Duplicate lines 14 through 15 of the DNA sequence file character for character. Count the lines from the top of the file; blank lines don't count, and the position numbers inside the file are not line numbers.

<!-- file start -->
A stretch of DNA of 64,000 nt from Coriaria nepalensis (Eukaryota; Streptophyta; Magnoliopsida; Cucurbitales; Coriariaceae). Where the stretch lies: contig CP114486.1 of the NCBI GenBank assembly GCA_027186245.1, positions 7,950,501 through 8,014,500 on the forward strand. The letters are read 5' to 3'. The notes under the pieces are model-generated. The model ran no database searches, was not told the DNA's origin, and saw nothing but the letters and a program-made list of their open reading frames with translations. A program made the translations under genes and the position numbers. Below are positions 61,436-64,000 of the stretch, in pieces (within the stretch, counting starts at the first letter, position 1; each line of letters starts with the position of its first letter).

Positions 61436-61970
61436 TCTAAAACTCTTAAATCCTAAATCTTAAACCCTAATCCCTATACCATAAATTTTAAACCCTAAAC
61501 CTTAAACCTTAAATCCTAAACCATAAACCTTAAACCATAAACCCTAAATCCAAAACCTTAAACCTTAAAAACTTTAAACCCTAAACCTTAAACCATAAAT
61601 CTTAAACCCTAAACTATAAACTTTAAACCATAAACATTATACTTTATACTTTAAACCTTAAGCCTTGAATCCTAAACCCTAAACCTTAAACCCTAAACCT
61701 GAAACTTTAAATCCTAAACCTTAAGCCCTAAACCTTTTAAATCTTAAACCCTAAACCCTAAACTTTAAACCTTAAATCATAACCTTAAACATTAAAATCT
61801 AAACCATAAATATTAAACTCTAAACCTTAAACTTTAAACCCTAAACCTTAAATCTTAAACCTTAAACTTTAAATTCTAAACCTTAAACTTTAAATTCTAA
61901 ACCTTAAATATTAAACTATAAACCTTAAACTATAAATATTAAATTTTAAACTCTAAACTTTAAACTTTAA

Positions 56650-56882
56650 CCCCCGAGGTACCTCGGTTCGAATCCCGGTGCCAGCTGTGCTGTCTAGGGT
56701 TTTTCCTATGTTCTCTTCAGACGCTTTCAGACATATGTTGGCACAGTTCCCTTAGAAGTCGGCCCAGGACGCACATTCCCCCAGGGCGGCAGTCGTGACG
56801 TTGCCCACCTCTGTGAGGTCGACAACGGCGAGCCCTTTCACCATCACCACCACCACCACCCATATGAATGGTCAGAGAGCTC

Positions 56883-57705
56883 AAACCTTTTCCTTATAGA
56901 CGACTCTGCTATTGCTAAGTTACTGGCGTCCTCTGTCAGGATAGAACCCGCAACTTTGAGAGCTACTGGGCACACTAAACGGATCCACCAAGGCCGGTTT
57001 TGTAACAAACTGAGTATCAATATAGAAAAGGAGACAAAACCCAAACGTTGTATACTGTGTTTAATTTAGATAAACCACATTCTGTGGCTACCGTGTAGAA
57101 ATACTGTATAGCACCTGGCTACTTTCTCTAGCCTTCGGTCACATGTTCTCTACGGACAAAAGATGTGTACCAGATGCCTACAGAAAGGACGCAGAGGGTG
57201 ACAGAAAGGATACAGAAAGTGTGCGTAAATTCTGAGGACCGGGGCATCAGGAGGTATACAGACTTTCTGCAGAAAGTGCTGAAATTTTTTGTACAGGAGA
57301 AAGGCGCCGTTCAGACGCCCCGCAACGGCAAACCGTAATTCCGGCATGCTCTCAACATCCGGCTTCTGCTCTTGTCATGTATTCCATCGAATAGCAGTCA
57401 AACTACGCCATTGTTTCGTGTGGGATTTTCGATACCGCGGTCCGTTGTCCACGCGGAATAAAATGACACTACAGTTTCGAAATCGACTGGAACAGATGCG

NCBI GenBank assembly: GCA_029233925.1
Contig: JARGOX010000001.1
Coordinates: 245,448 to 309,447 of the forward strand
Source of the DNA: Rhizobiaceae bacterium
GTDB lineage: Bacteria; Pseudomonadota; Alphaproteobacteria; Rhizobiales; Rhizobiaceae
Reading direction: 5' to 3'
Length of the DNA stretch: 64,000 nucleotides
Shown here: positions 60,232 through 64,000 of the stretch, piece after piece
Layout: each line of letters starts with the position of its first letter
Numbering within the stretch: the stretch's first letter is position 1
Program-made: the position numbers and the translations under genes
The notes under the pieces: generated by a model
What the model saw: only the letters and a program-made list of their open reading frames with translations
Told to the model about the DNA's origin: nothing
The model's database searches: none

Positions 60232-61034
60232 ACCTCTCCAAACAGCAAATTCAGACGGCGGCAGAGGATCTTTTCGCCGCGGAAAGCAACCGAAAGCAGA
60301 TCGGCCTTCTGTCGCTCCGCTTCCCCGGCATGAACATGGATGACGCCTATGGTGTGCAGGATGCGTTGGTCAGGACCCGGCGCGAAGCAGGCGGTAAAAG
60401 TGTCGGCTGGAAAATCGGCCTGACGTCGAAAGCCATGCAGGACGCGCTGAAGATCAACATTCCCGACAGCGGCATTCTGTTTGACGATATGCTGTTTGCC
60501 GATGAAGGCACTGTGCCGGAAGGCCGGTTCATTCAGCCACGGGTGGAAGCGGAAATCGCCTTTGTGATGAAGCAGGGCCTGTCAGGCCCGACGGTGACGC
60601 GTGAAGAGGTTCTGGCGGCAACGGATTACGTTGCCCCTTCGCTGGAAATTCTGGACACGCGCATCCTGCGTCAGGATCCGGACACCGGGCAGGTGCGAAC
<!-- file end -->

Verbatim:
56883 AAACCTTTTCCTTATAGA
56901 CGACTCTGCTATTGCTAAGTTACTGGCGTCCTCTGTCAGGATAGAACCCGCAACTTTGAGAGCTACTGGGCACACTAAACGGATCCACCAAGGCCGGTTT